SOURCE: Boston University School of Medicine, April 9, 2016,
**Presentations from the event are here: http://www.91outcomes.com/2016/04/presentations-from-boston-gulf-war-25th.html
Gulf War Anniversary Event
April 9, 2016
VA Boston Healthcare Jamaica Plain campus
Boston University joined with the VA Boston Healthcare System to host a thank you event for Veterans on the twenty-fifth anniversary of the Gulf War. The event highlighted a quarter century of research conducted at BU and the VA related to Gulf War Illness and also included summaries of ongoing and upcoming studies.
|Approximately 100 Gulf War Veterans attended the event.|
|Pictured from left to right are event organizers Barbara Niles PhD, DeAnna Mori PhD, Maxine Krengel PhD, and Carole Palumbo, PhD. Additional organizers include Roberta White PhD, Terrence Keane PhD, Kim Sullivan PhD, and Tom Allen.|
|BU Gulf War Illness Consortium Research Lead Kim Sullivan, PhD is joined by Research Professor of Neurology Margaret Naeser, PhD and Director for Veterans for Common Sense Mr. Anthony Hardie |
|The Color Guard of the US Army Research Institute of Environmental Medicine presented the Colors.|
|Each Gulf War Veteran in attendance received a hand-made thank you note from a Girl Scout.|
The event was organized to thank GW Veterans on the 25th anniversary of the War.
|Dr. Terence Keane, Assistant Dean for Research at BUSM, gave the welcoming remarks.|
|Each attendee received a commemorative Gulf War coin.|
BU/VA Thank Veterans on Anniversary of Gulf War
On April 6, 1991, Iraq accepted the provisions of United National Security Council Resolution 687, thus ending the Gulf War. On April 9, 2016, Boston University joined with the VA Boston Healthcare System to host an event to thank those who served.
Dr. Terence Keane, Associate Chief of Staff, Research and Development at the VA Boston Healthcare System and Assistant Dean for Research at BU School of Medicine, gave the opening remarks. “We take this opportunity, on the 25th anniversary of the Gulf War, to offer you our sincere thanks,” Keane told the approximately 100 Gulf War Veterans in attendance.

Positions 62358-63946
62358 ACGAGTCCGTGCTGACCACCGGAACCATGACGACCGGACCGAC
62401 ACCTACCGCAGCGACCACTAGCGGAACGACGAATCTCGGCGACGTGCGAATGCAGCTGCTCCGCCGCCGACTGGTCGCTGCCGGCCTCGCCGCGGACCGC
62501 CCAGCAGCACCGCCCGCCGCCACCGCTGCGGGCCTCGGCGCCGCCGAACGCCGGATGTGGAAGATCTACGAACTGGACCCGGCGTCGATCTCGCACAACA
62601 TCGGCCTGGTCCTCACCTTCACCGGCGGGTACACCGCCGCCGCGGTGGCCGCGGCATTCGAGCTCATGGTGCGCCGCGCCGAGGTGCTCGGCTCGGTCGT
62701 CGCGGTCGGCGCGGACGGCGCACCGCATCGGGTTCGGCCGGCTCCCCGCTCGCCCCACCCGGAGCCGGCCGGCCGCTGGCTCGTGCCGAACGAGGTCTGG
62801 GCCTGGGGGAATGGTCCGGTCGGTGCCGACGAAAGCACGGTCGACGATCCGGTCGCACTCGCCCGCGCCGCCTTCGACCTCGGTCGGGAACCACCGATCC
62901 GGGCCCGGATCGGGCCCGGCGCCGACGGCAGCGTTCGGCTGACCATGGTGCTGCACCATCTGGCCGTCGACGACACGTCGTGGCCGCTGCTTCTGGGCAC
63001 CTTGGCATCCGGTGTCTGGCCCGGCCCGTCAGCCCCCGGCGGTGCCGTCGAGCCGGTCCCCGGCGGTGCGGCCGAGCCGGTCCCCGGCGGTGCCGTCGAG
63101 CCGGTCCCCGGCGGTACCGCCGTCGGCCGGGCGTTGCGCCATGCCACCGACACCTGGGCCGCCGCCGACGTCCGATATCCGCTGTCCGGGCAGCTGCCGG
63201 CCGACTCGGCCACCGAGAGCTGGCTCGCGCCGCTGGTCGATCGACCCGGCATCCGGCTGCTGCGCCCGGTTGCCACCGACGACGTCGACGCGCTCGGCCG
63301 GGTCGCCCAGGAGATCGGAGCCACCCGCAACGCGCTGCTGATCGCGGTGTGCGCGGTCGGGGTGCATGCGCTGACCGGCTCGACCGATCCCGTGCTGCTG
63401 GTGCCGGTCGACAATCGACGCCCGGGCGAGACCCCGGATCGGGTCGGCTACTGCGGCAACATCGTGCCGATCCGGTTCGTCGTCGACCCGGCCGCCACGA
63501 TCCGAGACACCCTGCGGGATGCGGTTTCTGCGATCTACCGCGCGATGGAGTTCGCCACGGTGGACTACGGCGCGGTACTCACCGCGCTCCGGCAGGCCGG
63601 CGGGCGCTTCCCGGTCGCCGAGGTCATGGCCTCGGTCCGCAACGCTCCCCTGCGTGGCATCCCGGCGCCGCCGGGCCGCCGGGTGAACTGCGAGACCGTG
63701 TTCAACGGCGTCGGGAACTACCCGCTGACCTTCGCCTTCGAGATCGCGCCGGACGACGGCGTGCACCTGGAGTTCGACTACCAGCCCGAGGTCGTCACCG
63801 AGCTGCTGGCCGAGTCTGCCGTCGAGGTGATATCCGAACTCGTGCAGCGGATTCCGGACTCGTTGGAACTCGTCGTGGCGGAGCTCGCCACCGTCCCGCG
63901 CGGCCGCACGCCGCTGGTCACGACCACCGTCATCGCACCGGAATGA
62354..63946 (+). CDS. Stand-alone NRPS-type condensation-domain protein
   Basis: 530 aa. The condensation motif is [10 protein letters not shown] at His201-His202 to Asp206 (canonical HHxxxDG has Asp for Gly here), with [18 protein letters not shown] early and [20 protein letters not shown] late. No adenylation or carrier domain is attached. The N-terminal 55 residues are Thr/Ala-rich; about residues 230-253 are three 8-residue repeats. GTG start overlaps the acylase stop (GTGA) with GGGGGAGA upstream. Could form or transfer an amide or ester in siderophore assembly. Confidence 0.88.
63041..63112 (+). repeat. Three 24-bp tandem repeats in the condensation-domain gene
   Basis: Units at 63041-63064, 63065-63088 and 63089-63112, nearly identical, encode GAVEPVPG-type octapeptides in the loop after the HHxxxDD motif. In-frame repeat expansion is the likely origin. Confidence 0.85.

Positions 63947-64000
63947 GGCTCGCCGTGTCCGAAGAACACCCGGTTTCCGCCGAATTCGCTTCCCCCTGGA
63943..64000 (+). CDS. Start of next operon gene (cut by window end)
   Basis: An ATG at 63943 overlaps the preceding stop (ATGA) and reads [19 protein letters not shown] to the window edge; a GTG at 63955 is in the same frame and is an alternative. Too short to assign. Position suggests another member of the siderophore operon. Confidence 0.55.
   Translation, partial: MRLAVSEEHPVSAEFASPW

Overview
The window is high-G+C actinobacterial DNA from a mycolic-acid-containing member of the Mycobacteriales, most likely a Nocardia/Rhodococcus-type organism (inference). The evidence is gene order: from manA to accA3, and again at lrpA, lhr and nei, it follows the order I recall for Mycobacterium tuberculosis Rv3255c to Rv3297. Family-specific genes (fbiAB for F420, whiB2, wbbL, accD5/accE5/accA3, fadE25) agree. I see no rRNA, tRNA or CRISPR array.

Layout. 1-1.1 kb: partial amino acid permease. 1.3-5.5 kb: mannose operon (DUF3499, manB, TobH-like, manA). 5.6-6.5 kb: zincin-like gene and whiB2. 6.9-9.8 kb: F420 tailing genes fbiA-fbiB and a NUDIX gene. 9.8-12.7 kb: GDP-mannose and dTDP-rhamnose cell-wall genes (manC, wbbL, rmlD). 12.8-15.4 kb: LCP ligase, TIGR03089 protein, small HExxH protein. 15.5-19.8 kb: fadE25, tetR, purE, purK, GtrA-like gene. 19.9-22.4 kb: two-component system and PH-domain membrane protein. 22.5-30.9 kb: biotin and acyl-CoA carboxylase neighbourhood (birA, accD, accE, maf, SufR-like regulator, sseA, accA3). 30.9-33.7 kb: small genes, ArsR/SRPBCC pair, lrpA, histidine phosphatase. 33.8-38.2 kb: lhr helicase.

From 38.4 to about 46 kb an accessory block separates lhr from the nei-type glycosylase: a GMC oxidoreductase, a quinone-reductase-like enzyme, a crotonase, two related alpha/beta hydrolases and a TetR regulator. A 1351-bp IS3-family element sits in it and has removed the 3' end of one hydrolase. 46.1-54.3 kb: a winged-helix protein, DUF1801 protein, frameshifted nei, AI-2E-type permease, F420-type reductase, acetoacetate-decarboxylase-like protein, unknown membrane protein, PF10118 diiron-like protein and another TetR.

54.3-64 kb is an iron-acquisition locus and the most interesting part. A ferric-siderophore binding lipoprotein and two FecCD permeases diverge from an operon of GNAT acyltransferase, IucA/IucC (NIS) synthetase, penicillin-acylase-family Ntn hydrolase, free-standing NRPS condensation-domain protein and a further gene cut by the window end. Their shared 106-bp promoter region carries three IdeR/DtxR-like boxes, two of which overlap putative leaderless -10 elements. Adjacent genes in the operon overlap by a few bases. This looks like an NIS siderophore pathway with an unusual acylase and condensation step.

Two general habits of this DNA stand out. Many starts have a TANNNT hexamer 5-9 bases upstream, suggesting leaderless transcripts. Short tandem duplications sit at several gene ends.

Dr. Anna Hohler, Director for the Center for Military and Post Deployment Health at BU, thanked the Veterans for their continued service. “Not only did you serve in the Gulf, but you have continued to serve through your participation in research studies that will ultimately improve the health of your fellow soldiers and of the population in general,” Hohler said.
The Color Guard of the US Army Research Institute of Environmental Medicine presented the Colors while The Newtones of Newton South High School sang the National Anthem.
Dr. Roberta White, Chair of the Department of Environmental Health at the BU School of Public Health, gave an overview of research conducted over the past quarter century. White, who told the Veterans of her personal connection having lost her own father to a war-related illness, has been involved in extensive research that has led to acceptance of Gulf War Illness (GWI) as a physical illness. White presented a summary of studies that have identified chemical exposures associated with GWI and neuroimaging evidence of structural brain damage associated with GWI.
Veterans also heard from several BU and VA researchers who continue to conduct ground-breaking studies related to Gulf War Illness. Drs. Barbara Niles, Margaret Naeser, Kimberly Sullivan, Rosemary Toomey, Maxine Krengel, Neil Kowall (represented by Ms. Tarnjit "Tannu" Singh) and Scott Kinlay presented information on current studies aimed at increasing our understanding of and improving treatment for GWI.
Mr. Anthony Hardie, a Veteran advocate and Director of Veterans for Common Sense, urged audience members to take part in ongoing research at BU and the VA. “These studies are only as good as our participation,” Mr. Hardie told his fellow Gulf War Veterans.
In addition to providing important information on Gulf War Illness and services available to Veterans, the event provided a forum for Veterans to talk with one another about their shared experiences. Most important, the gathering gave researchers and clinicians an opportunity to say thank you to the men and women who have served and continue to give through their study participation.